Put the kettle on: Jug Man's collection a steaming success
THE thrill of the hunt runs through Jack "The Jug Man" Parsons' veins.
Combine that with his penchant for porcelain and you've got the makings of one or two impressive collections.
The Dinmore resident, who once dedicated his time to accumulating the porcelain insulators from power stations, has shifted his focus to antique and modern porcelain tea jugs.
In little more than two years, Mr Parsons has built his collection to more than 300, with the array of finely built jugs taking pride of place in his kitchen and living room.
Like any collector, the hunt is never over for Ipswich's own Jug Man, with his eye constantly scanning the ads for antique fairs and shows where he might be able to pick up that long sought after piece to complete one of his many manufacturer's lines.
Some of his pieces date back to the 1920s.
"I used to collect power insulators," he said.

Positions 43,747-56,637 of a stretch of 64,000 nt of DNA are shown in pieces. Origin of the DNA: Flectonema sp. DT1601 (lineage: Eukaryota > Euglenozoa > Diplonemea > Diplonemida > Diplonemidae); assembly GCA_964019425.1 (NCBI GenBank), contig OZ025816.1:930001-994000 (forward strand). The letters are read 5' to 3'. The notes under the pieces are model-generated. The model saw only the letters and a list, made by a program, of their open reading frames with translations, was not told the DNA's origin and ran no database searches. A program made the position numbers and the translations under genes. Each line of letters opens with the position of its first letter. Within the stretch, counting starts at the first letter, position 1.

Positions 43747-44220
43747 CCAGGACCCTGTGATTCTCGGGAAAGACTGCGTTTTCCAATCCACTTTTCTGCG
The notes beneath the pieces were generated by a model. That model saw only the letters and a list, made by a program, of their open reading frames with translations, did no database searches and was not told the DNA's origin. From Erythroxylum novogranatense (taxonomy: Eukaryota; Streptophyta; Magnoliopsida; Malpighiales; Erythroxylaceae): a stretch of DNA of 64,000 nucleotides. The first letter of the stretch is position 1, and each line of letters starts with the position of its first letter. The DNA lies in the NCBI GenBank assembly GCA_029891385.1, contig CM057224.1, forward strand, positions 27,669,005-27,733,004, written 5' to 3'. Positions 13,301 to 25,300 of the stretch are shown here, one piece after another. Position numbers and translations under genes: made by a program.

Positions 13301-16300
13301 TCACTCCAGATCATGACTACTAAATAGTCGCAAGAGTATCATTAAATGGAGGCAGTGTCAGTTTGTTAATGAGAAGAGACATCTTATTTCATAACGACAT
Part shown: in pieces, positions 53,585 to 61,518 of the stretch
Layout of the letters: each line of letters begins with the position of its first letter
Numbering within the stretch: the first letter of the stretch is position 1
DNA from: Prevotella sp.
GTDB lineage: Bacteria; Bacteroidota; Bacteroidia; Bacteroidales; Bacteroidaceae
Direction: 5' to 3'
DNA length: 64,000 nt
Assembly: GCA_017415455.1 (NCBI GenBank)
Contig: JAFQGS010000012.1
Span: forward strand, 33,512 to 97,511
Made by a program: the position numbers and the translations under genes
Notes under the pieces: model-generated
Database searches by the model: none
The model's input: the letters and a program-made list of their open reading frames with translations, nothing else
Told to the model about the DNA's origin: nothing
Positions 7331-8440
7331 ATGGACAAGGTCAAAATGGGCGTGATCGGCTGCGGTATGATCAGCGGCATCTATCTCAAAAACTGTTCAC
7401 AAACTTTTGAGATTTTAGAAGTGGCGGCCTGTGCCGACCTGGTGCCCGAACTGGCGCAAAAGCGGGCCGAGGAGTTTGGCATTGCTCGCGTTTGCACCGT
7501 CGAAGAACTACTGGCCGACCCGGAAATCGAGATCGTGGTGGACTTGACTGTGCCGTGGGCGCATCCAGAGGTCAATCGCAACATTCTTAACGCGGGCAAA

"It was just for something different, and as far as I knew I was the only one in Queensland collecting them.
"After my son bought it all off me, I was left wondering what I was going to collect next.
"I just started buying pots off markets and antique shops.
"Now I go out every weekend looking. At the weekend I bought one from Coolangatta that cost me $1000. It is Victorian made."
Mr Parsons has acquired an array of jugs from a shopping list of manufacturers, some more mainstream like Sunbeam and Kambrook and others a little more obscure, such as Hecla, Nilson and Haigh.
"The idea is to get one with a really good label still visible on it," he said
"Some of the best ones come from Victoria, which is where a lot of them were originally made.
"I have also bought some new ones from Chinatown in Brisbane."
The Jug Man's passion seems to have rubbed off on his two sons, who collect Batman gear and beer cans.
If his search requires online expertise, Mr Parson's enlists his daughter's help.
"I go out looking every weekend. It's all about the enjoyment of the hunt," he said.